• “The True History of Queen Inhyun”


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    Li as self-knowledgepropriety is a very important concept in Confucianism

    • The quality or state of being proper

    • The standard of what is socially acceptable in conduct or speech

    • The outward expression of jen

  • The Mean

    • The way in the middle; avoiding extremes; bringing harmony and balance

  • Rectification of Names (Cheng Ming)

    • The various roles and relationships of life have been normatively delineated & defined

    • People should inculcate the appropriate attitudes and expressions


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    • The Five Great Relationships self-knowledge

    • Starting with filial piety, Confucian ethics analyzed all human behavior in terms of five key relationships

    • There is a basic sense of hierarchy to these relationships

      • Three are directly related to the nuclear family

        • Father – Son

        • Husband – Wife

        • Elder brother – Younger brother

      • Two are related to the broader (extended) society

        • (elder) friend – (younger) friend

        • ruler – subjects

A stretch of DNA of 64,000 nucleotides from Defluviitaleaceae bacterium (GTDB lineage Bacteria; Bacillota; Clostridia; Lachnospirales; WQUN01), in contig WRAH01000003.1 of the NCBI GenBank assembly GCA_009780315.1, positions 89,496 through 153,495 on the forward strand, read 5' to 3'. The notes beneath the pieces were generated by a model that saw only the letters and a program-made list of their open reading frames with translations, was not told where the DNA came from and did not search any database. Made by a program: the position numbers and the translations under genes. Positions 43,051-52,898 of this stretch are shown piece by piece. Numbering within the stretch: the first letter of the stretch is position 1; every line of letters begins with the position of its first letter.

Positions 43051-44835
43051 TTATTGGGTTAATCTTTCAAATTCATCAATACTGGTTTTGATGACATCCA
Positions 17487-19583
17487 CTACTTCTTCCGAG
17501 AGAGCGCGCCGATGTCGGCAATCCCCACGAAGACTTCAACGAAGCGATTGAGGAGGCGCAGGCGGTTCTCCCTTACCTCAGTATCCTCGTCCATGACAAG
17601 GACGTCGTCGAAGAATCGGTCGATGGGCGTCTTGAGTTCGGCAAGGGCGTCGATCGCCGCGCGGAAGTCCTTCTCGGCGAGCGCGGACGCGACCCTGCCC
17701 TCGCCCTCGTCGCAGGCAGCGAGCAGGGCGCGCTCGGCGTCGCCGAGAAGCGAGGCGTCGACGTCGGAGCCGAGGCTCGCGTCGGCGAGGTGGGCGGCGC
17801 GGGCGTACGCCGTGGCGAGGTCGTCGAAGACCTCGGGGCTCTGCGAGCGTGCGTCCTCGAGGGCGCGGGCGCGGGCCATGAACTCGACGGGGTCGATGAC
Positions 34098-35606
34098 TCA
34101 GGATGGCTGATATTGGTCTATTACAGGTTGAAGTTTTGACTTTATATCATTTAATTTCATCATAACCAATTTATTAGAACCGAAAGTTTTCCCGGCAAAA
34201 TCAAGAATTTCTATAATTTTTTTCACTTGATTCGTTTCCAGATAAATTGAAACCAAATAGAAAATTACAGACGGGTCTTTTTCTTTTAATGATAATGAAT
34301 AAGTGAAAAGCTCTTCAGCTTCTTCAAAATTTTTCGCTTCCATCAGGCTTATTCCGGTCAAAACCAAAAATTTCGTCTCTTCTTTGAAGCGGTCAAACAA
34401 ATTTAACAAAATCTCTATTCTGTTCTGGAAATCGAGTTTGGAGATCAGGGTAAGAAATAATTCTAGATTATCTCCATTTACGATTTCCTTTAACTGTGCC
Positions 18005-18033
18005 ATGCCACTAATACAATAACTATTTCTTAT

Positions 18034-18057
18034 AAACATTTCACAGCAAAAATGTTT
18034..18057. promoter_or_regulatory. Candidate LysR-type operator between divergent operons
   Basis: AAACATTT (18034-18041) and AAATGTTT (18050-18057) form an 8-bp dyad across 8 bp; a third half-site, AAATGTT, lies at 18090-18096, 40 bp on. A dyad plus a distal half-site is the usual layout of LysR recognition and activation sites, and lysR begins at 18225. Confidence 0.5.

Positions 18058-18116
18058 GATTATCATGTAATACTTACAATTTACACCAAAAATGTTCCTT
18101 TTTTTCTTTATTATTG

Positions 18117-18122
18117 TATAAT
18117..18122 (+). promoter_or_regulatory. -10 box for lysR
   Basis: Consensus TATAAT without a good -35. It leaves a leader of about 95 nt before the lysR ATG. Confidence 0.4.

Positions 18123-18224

• You are never alone when you act

    • What jen requires in specific instances is carefully prescribed by the delineation of graded love, the Give Great Relationships

    • The sum of the conduct befitting these relationships is li

    • A ritualization of the entire social process

    • The ways of heaven are reflected in society

    • All human relationships can be condensed into these 5 great types


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    • These five relationships should all be governed by appropriate dispositions

      • Father – son

        • Father should show kindness

        • Son should show filial piety

      • Husband – wife

        • Husband should show love

        • Wife should show obedience

      • Elder brother – younger brother

        • Elder brother should show nobility

        • Younger brother should show respect

      • Elder friend – younger friend

        • Elder friend should show humaneness

        • Younger friend should show deference

      • Ruler – subjects

        • Ruler should show benevolence

        • Subject should show loyalty

    • All should embody chung (loyalty) and shu (reciprocity)


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    Li as appropriate dispositionspropriety also focuses on the family

    • Basic unit of society